The USACE assembled this team as a direct result of the catastrophic losses endured after Hurricane Katrina struck the Gulf Coast in 2005. The emphasis on vertical accuracy came about as a result of an extensive investigation into the causes of levee failures in and around New Orleans. According to report written by USACE engineers entitled “Lessons Learned,” published in the Point of Beginning website, “…elevation values used in construction were based on geodetic datums, not About This Report the local mean sea level as was the intent. Elevation values were often from older epochs of the existing NGVD 29 geodetic datum [National Geodetic Vertical Datum of 1929] instead of the most current published values” (http://www.pobonline. com/Articles/Article_Rotation/BNP_GUID_9-5 2006_A_10000000000000360086). Design engineers assumed that the NGVD 29 datum was equivalent to mean sea level and used NGVD 29 values as such, resulting in 1- to 3-foot differences between the intended design and constructed elevations.” Moreover, the team learned that, “Construction projects were tied to/based on only one benchmark and often the datum epoch or date established was not included in construction documents.” This is particularly troublesome given that “subsidence across the region has caused published benchmark elevations to change by more than 2 feet in the past 50 years.”
In light of these findings, the USACE set out to assess reference datum accuracy requirements that are currently in place, and to establish whether the USACE is able to perform reliable datum uncertainty analyses to ascertain the risks of project failure. To that end, the USACE contracted with the Conrad Blucher Institute for Surveying and Science at Texas A & M University-Corpus Christi to objectively answer these critical questions. Under the leadership of Dr. Gary Jeffress, Executive Director of the Blucher Institute, the Task 11 team, as it is referred to by the USACE, was assembled to collect, analyze, and ultimately present their findings regarding current datum accuracy requirements, and to determine to what extent the USACE is able
to perform reliable uncertainty analyses to ascertain the risks of project failure.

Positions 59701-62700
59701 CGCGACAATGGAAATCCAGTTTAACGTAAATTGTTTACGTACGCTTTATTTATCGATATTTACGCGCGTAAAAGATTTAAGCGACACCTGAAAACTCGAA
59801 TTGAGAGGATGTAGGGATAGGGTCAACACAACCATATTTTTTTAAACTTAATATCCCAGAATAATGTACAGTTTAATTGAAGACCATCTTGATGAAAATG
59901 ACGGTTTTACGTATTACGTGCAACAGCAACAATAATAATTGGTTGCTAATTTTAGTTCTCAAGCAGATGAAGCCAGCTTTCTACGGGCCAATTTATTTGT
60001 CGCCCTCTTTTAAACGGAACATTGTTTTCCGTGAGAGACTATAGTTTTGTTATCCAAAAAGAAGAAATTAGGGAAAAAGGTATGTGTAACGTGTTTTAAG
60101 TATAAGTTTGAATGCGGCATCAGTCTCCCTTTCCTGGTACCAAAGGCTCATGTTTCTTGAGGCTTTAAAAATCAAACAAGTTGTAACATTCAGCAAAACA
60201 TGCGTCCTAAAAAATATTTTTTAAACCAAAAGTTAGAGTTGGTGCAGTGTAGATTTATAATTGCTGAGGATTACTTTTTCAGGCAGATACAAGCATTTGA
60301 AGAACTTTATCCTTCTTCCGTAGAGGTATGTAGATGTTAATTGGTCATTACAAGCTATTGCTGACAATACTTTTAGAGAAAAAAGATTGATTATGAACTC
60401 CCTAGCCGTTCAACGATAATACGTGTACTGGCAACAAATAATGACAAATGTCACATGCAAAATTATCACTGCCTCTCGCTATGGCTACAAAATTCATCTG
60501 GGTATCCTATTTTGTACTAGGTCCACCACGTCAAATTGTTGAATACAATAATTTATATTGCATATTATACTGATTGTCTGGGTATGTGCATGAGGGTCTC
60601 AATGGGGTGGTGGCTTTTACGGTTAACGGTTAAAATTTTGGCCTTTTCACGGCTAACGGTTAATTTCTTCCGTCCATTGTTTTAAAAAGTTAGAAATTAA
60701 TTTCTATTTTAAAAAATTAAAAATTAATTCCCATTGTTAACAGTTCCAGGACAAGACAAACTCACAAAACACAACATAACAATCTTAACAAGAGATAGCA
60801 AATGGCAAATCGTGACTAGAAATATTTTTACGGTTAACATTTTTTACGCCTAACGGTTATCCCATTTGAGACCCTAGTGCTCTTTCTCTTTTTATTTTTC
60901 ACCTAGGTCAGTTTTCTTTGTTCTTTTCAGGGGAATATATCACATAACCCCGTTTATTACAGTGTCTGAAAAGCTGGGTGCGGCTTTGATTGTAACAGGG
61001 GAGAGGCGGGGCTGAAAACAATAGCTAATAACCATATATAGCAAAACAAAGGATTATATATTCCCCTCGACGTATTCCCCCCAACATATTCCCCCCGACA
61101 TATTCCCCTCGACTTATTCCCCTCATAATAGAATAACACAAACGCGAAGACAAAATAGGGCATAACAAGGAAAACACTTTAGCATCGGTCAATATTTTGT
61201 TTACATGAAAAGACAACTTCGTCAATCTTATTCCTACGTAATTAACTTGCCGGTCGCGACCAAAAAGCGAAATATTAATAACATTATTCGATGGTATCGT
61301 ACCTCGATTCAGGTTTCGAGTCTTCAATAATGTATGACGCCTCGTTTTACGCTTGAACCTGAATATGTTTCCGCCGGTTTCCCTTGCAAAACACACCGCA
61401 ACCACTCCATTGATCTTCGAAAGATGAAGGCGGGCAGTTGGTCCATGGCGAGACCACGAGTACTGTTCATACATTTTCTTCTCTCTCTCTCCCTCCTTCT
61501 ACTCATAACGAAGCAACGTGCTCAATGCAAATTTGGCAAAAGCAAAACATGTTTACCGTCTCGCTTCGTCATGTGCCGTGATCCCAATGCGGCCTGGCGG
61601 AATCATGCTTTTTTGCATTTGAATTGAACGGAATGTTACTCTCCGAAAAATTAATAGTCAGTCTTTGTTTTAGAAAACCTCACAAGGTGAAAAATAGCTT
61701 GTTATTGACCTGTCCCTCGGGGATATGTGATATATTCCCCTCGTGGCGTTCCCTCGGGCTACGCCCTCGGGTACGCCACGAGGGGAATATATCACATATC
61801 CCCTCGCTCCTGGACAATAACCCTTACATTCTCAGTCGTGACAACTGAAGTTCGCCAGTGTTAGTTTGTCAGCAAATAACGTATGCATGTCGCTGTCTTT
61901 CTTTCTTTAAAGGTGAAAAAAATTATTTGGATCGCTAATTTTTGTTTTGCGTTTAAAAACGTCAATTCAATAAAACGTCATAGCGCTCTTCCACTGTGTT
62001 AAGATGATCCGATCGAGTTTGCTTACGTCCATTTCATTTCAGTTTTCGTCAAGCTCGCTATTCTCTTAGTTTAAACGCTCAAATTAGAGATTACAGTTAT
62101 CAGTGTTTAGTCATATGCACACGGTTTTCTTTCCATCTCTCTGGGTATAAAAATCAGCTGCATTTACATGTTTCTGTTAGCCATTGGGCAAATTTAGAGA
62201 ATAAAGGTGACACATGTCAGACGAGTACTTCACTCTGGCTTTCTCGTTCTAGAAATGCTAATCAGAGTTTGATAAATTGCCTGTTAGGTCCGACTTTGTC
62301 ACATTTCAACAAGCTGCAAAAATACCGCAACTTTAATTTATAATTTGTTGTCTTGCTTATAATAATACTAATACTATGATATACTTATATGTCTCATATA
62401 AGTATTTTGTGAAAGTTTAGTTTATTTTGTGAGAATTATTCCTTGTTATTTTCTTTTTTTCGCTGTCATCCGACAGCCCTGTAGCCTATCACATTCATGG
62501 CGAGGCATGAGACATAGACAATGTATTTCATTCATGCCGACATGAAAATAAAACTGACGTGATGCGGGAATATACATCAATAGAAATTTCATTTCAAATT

Over the course of a year, the Task 11 Team produced a series of reports. The first report, Phase 1, provided an assessment of the reference datum accuracy requirements that are currently in place in the USACE, and what challenges and obstacles district staff encounter as they carry out needed projects for their Districts. This phase included a thorough literature review of current USACE policy manuals, circulars, and other documents, and an analysis based on numerous interviews with USACE staff from districts around the country. The Phase 1 report concluded that engineers and surveyors from the USACE generally understand the issues related to datum uncertainty and that they welcome reducing this uncertainty as well as establishing a uniform approach to a datum uncertainty analysis.
The report revealed that each District has its own agenda and timeline to achieve implementation, which is largely dependent upon the resources and available personnel with the education and experience to undertake the work. Over the past decade, Districts have reduced personnel and funding for elevation analysis. Some Districts face significant funding, personnel, and resource shortages needed to implement datum uncertainty analyses. Next, the Task 11 team produced a report entitled, “Uncertainty Model for Orthometric, Tidal, and Hydraulic Datums for Use in Risk Assessment Models.” Phase 2 offered a technical discussion of risk assessment, specifically regarding relevant orthometric and water level datums and datum conversion for use in protection grade design, and discussion of a suggested approach to integrating vertical uncertainty into future USACE project risk assessments.
Findings in Phase 2 included an analysis of existing risk assessment guidelines within USACE, as well as a statistical discussion of perceived risk versus actual risk. This statistical discussion goes on to compare and quantify accuracy versus uncertainty. Each datum used by the USACE is analyzed for uncertainty and the accompanying risks, including terrestrial datum and water level datum, and datum conversions, such as converting legacy NGVD 29 measurements to NAVD 88 elevations.
The findings in Phase 2 also revealed that a very limited analysis of risks associated with converting legacy datums to modern datums has been conducted by the USACE, and that these initial studies reveal the complexities involved in the process, as well as a lack of historical data coverage of significant portions of the United States. Both Phase 1 and Phase 2 technical reports can be read in their entirety at: http://www.agc.army. mil/ndsp/index.html.
This report, the last in the series, is designed to clearly summarize the findings of this yearlong study, offer recommendations, and provide an overview of the findings suitable for non-technical readers.